Tooling For Computer Numerically Controlled Machining, To the onlooker one of the most startling aspects of computer numerically controlled machining is the rapid metal-removal rates used. That there are cutting tools capable of withstanding such treatment can seem quite incredible. Add to this indexing times of less than one second and automatic tool changing providing a “chip-to-chip” time of around five seconds and it is easy to understand why many production engineers consider tooling to be the most fascinating aspect of computer numerically controlled machining.
Materials for Cutting Tools
Although high-speed steel (HSS) is used for small-diameter drills, taps, reamers, end mills, and spot drills, the bulk of tooling for computer numerically controlled machining involves the use of cemented carbide.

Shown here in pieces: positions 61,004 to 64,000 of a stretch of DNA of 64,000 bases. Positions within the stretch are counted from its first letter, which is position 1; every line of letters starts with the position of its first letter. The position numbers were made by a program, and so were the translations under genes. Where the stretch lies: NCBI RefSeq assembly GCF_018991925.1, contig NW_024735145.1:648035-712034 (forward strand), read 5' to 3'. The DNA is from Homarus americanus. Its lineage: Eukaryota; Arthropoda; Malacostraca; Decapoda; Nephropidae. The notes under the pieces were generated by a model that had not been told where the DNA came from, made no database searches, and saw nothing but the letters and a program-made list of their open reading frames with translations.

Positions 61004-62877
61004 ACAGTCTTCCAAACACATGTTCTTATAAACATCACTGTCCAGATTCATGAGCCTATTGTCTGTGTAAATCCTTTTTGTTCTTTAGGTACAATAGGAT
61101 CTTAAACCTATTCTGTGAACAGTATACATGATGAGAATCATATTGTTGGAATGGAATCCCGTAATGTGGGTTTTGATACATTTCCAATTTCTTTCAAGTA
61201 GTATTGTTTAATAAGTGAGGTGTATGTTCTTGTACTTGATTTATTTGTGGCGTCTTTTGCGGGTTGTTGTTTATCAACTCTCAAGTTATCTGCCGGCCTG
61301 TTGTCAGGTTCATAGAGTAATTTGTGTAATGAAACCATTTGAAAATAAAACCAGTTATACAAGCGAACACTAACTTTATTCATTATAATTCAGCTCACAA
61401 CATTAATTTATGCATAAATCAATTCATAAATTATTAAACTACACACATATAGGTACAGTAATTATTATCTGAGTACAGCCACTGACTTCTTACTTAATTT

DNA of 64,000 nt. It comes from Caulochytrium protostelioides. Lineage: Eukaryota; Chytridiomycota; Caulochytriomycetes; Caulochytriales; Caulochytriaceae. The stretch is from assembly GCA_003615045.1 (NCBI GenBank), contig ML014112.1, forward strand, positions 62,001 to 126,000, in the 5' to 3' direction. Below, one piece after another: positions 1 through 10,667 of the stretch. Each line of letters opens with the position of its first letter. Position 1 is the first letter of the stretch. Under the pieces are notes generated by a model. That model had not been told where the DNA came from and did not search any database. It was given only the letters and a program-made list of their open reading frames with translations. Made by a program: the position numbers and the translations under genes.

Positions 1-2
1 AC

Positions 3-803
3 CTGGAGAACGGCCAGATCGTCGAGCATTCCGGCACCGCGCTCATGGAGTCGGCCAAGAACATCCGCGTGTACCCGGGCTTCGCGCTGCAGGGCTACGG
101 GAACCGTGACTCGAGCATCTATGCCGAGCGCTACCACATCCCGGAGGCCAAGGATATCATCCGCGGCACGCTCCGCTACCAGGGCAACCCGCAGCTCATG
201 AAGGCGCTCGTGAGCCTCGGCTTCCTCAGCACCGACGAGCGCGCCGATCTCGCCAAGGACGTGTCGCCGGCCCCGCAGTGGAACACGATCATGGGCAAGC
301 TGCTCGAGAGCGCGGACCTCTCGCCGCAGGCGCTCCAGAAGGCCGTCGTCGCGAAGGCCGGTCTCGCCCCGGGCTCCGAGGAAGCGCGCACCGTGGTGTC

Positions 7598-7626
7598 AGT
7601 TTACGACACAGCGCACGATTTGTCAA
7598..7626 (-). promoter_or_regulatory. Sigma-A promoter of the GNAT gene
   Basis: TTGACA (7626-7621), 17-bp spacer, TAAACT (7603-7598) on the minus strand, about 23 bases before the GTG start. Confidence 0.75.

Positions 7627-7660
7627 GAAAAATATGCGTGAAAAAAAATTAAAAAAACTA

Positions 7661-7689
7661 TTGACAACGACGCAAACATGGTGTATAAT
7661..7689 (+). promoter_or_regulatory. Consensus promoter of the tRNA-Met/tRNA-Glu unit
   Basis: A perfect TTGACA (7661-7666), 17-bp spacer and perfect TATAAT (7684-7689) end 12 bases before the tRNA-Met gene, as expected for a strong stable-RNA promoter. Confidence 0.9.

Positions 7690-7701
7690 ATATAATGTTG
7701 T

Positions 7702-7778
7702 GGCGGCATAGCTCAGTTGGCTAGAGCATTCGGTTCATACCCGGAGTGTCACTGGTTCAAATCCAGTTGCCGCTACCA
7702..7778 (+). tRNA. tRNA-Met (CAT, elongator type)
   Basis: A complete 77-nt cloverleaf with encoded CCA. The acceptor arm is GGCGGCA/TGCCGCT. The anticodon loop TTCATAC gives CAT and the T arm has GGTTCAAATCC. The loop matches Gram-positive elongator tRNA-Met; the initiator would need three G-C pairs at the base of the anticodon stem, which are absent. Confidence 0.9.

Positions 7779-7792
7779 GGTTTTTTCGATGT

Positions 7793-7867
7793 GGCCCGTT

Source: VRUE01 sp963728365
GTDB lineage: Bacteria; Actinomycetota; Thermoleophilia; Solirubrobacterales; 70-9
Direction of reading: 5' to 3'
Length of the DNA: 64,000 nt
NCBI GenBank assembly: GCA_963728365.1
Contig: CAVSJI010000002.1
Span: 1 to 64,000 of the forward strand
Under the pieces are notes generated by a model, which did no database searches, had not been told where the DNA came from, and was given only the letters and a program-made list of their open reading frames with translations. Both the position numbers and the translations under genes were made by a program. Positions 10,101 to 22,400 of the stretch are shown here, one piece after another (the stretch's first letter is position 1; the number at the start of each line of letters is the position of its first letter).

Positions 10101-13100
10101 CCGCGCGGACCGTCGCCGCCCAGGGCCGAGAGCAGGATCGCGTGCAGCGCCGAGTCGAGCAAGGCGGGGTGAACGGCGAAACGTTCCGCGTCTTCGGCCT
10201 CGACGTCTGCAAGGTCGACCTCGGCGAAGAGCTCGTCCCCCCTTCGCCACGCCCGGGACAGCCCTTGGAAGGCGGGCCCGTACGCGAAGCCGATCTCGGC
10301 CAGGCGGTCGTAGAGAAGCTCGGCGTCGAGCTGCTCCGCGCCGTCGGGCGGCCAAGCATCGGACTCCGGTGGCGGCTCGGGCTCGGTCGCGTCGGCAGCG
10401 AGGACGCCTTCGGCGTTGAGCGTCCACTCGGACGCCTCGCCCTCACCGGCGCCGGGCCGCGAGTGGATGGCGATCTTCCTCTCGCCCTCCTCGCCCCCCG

The physical properties necessary in a cutting tool are hardness at the metal-cutting temperature, which can be as high as 600°C, and toughness. High-speed steel is tougher than cemented carbide but not as hard and, therefore, cannot be used at such high rates of metal removal. On the other hand, the lack of toughness of cemented carbide presents problems, and this has meant that a tremendous amount of research has gone into developing carbide grades that, when adequately supported, are able to meet the requirements of modem machining techniques. It is only necessary to observe a computer numerically controlled machine in action to see how successful this research has been.
The hardness of cemented carbide is almost equal to that of diamond. It derives this hardness from its main constituent, tungsten carbide. In its pure form tungsten carbide is too brittle to be used as a cutting tool, so it is pulverised and mixed with cobalt.
The mixture of tungsten carbide and cobalt powder is pressed into the required shape and then sintered. The cobalt melts and binds the tungsten carbide grains into a dense, nonporous structure.
In addition to tungsten carbide, other hard materials such as titanium and tantalum carbides are used, and by providing tungsten carbide tools with a thin layer of titanium carbide, resistance to wear and useful life are increased by up to five times.